N.C. Wildlife Resources Commission > Learning > Species > Birds > Peregrine Falcon
North Carolina Wildlife Resources Commission

Peregrine Falcon

Scientific Name: Falco peregrinus
Classification: Nongame Species
Abundance: Found statewide

Photo: Jennifer Rowe

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Additional Peregrine Falcon Information

A distinctive black cap with helmet-like markings on either side of its head and long pointed wings distinguish the peregrine falcon. It usually has a light-colored underside with a dark-bluish-gray back and wings. Though relatively easy to recognize, the peregrine is a rare bird to see in the wild. Because populations of this species are low in North Carolina, the peregrine falcon is currently a state-listed endangered species. For a medium sized bird, the peregrine falcon is a very fast and agile flyer. It has been known to reach speeds of up to 200 miles per hour in a dive! With very acute eyesight and amazing flying abilities, the peregrine falcon is adapted to feed on other birds such as blue jays, pigeons and waterfowl. It typically catches its prey in flight. During mating season, the young male falcons attempt to attract a mate by displaying a series of acrobatics and somersaults in the air. Once the female has chosen her mate, they will remain a pair for life. Peregrine falcons prefer to nest on cliff ledges or rocky outcrops and will usually return to the same cliff or area every year. They will produce an average of three or four eggs every year.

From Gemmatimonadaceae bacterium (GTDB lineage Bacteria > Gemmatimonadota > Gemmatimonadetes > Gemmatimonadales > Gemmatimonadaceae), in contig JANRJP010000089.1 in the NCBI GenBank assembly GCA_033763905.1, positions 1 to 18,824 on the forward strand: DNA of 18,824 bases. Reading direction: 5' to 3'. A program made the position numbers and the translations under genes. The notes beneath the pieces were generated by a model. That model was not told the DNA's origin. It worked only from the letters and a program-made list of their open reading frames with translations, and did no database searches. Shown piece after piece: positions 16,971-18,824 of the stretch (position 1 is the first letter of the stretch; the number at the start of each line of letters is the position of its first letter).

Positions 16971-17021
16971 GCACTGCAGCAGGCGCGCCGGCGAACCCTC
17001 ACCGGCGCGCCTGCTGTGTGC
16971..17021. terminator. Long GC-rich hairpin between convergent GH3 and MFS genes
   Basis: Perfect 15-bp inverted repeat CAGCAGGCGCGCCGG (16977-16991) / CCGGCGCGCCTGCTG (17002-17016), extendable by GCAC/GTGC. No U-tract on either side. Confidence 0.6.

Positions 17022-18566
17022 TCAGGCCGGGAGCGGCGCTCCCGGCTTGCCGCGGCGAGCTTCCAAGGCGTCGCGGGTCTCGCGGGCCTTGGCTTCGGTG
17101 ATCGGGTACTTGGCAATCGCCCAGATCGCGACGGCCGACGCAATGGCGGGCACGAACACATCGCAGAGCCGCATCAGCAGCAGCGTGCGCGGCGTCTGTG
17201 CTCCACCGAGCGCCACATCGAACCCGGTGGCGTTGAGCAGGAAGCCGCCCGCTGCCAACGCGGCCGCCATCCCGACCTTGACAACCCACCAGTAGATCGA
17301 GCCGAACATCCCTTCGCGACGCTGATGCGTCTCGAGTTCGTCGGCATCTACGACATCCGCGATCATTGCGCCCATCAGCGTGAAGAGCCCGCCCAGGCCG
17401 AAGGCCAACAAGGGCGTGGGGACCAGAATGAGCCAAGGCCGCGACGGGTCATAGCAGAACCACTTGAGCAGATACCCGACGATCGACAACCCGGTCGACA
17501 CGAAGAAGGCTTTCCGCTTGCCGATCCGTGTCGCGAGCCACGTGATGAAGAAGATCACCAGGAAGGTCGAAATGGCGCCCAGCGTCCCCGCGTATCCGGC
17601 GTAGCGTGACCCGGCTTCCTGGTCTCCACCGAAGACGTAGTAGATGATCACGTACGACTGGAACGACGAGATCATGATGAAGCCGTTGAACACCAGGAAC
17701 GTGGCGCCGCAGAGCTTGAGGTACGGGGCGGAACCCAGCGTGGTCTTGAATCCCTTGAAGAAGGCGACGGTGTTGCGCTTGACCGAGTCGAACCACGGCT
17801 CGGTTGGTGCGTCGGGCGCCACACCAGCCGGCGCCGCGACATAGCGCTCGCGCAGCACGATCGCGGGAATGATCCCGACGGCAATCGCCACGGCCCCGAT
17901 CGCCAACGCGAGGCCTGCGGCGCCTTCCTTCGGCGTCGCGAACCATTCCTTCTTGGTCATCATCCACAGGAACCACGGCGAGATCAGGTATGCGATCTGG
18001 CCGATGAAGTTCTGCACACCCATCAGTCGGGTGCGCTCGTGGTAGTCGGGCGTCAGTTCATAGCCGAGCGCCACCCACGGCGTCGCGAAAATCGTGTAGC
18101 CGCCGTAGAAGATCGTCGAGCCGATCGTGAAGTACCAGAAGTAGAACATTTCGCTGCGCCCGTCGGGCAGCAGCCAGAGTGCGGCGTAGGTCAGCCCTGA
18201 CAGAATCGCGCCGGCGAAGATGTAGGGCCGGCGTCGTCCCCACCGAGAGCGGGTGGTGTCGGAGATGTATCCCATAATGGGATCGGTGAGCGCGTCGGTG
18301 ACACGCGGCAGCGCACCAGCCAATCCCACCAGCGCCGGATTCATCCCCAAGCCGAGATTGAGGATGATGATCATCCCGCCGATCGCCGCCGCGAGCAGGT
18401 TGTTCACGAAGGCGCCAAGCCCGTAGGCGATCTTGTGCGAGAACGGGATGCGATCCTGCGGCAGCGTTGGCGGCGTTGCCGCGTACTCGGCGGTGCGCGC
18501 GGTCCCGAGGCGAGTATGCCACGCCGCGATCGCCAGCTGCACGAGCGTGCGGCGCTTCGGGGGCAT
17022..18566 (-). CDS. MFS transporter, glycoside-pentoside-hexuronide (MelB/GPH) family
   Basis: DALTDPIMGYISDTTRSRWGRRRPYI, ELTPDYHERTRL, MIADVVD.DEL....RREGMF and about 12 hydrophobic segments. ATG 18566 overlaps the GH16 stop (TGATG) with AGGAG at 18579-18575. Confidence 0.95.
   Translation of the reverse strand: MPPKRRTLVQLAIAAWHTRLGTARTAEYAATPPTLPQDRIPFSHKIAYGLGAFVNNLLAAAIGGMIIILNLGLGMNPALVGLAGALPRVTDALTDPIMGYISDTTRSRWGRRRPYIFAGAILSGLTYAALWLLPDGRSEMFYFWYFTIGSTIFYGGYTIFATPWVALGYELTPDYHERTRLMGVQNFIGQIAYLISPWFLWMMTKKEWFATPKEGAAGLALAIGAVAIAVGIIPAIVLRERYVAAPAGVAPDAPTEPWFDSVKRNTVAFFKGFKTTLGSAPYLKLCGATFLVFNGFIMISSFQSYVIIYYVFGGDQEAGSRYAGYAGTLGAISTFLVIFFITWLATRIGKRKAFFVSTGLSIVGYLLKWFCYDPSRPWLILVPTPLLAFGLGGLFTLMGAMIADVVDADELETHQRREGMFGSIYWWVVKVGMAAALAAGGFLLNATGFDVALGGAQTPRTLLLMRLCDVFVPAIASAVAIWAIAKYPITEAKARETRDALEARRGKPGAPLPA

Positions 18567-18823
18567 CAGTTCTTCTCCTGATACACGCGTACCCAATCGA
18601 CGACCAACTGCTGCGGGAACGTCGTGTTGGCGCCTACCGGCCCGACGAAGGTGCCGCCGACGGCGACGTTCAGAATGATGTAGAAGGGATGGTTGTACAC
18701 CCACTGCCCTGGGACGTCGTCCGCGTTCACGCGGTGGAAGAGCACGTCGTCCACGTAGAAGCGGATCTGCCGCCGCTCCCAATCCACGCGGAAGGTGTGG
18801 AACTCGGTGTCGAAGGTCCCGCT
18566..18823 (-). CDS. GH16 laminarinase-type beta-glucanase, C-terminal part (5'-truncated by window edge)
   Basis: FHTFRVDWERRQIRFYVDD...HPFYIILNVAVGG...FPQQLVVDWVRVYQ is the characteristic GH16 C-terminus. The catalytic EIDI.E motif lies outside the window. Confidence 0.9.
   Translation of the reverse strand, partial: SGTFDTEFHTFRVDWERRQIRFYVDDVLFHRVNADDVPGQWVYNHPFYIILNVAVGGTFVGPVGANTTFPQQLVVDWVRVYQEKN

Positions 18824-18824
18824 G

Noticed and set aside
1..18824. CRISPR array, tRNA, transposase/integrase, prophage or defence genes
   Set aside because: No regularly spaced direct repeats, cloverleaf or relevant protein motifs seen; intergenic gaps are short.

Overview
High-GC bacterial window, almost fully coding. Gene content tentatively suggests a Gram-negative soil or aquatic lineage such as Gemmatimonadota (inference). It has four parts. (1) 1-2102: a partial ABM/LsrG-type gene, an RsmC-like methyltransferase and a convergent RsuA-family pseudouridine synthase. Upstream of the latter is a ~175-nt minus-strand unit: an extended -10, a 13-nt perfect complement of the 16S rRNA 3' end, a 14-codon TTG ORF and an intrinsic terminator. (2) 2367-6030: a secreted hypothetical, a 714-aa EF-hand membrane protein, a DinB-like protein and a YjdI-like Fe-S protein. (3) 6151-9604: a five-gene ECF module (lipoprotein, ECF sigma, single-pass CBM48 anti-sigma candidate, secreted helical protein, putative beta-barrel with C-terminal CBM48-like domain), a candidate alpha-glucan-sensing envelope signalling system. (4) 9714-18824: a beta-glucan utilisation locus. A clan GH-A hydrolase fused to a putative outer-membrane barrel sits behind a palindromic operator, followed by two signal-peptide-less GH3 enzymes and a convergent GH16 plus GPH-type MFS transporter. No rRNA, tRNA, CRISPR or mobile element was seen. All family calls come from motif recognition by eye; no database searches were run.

The peregrine falcon is a nongame species with no open season. In North Carolina, it is listed as "threatened." A North Carolina threatened species is defined as any native or once-native species of wild animal that is likely to become an endangered species within the forseeable future throughout all or a significant portion of its range or one that is designated as a threatened species pursuant to the Federal Endangered Species Act.

Listed species cannot be collected or taken except under a special permit issued by the Wildlife Commission’s Executive Director.

There are no reported problems with this species.